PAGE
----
Painting of man smoking opium

Made:
1850-1890 in Europe
artist:
Unattributed
Copy of Oil painting of a man smoking opium, from Ah Sing's opium den in Victoria Street, London.

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Copy of Oil painting of a man smoking opium, from Ah Sing's opium den in Victoria Street, London.
Science Museum Group Collection
© The Board of Trustees of the Science Museum

Science Museum Group
© The Board of Trustees of the Science Museum

Oil painting of a man smoking opium, from Ah Sing's opium den in Victoria Street, London

This painting of a man smoking an opium pipe used to hang in the opium den run by Ah Sing (d. 1890), in New Court, Victoria Street, London. Opium, a highly addictive drug made from the poppy plant, was used medicinally as a pain killer and to cause sleep but was also smoked socially for its hallucinating and euphoric effects.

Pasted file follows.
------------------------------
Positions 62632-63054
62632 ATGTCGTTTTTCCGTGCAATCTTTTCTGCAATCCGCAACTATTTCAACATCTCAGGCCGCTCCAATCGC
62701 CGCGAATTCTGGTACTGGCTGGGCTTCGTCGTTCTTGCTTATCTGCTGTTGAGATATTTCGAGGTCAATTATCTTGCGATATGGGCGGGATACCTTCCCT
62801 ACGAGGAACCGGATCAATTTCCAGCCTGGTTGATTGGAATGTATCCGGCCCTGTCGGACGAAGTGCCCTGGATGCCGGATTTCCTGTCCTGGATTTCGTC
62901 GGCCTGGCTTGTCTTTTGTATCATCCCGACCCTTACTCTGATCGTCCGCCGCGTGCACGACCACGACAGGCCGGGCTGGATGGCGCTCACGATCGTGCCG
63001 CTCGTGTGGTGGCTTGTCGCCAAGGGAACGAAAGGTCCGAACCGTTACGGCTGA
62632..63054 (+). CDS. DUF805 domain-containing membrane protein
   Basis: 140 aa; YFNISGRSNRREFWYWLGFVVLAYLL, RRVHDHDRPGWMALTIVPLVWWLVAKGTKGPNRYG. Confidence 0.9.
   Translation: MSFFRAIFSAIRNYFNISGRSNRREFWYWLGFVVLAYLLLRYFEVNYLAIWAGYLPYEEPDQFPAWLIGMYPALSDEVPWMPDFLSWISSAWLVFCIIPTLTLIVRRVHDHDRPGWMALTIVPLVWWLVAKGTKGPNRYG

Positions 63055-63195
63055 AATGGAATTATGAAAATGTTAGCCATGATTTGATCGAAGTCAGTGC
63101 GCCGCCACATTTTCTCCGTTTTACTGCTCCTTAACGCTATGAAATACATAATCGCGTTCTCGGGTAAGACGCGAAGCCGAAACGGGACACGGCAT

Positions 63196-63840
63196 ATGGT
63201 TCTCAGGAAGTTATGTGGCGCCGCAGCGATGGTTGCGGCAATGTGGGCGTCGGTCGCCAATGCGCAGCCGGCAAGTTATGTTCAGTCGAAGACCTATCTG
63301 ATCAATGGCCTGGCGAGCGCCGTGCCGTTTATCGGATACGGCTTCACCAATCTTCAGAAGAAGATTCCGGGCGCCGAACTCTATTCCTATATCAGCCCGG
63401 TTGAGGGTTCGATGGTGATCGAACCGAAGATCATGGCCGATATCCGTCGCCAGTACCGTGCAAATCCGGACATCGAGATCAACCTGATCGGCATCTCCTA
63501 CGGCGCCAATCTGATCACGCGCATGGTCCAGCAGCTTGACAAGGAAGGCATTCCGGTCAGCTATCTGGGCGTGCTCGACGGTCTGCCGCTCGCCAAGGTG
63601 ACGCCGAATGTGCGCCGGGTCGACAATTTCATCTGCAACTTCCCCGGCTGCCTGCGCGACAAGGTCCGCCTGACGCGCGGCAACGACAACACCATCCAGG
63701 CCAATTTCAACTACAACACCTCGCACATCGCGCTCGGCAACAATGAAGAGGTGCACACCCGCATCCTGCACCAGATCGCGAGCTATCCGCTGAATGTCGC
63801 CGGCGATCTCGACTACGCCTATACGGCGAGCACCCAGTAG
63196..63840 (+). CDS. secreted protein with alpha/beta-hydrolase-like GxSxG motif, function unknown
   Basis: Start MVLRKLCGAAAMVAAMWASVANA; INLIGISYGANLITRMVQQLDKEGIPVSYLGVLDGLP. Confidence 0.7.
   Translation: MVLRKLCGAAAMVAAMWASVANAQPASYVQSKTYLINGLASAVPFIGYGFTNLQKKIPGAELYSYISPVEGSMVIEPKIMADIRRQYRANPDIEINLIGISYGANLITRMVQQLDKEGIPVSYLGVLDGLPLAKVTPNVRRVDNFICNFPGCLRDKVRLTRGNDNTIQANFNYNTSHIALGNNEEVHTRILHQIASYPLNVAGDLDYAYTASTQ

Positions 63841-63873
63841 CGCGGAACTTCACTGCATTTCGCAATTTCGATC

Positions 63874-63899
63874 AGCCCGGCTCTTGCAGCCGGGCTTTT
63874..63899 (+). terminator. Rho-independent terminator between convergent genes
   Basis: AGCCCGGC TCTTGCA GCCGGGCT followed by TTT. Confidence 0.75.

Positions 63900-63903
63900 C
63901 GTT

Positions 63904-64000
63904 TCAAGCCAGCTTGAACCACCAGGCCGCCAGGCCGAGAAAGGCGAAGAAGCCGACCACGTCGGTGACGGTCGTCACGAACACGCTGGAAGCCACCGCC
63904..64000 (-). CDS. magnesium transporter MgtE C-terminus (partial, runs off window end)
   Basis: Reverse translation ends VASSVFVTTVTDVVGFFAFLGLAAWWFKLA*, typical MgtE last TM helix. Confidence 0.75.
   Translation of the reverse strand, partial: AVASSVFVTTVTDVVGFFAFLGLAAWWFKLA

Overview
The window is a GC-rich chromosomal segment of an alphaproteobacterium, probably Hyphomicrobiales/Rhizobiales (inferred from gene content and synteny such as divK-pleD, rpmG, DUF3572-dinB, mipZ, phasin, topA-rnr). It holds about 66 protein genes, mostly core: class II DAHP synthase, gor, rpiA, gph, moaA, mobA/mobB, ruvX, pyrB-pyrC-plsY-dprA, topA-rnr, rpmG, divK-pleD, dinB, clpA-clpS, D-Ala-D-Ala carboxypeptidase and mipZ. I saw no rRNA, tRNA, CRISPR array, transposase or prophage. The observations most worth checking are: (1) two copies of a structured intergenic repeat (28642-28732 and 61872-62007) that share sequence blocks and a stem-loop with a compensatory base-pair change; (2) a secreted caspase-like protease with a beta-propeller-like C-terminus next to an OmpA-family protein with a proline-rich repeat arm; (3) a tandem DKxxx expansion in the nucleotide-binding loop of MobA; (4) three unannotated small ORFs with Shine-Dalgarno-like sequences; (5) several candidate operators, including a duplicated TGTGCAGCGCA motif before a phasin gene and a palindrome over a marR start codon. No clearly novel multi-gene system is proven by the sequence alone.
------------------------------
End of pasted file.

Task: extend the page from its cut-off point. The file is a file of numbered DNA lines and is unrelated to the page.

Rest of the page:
Ah Sing’s opium den was the model for the one described in Charles Dickens’ unfinished final story 'The Mystery of Edwin Drood'. It was probably the most famous of the dens in Victorian London and Dickens was just one of a number of well known individuals who visited it – presumably for research purposes.

Details

Category:
Smoking
Object Number:
A642276
Materials:
glass, oil paint on canvas and wood
type:
oil painting
taxonomy:
  • visual and verbal communication
  • oil painting - visual work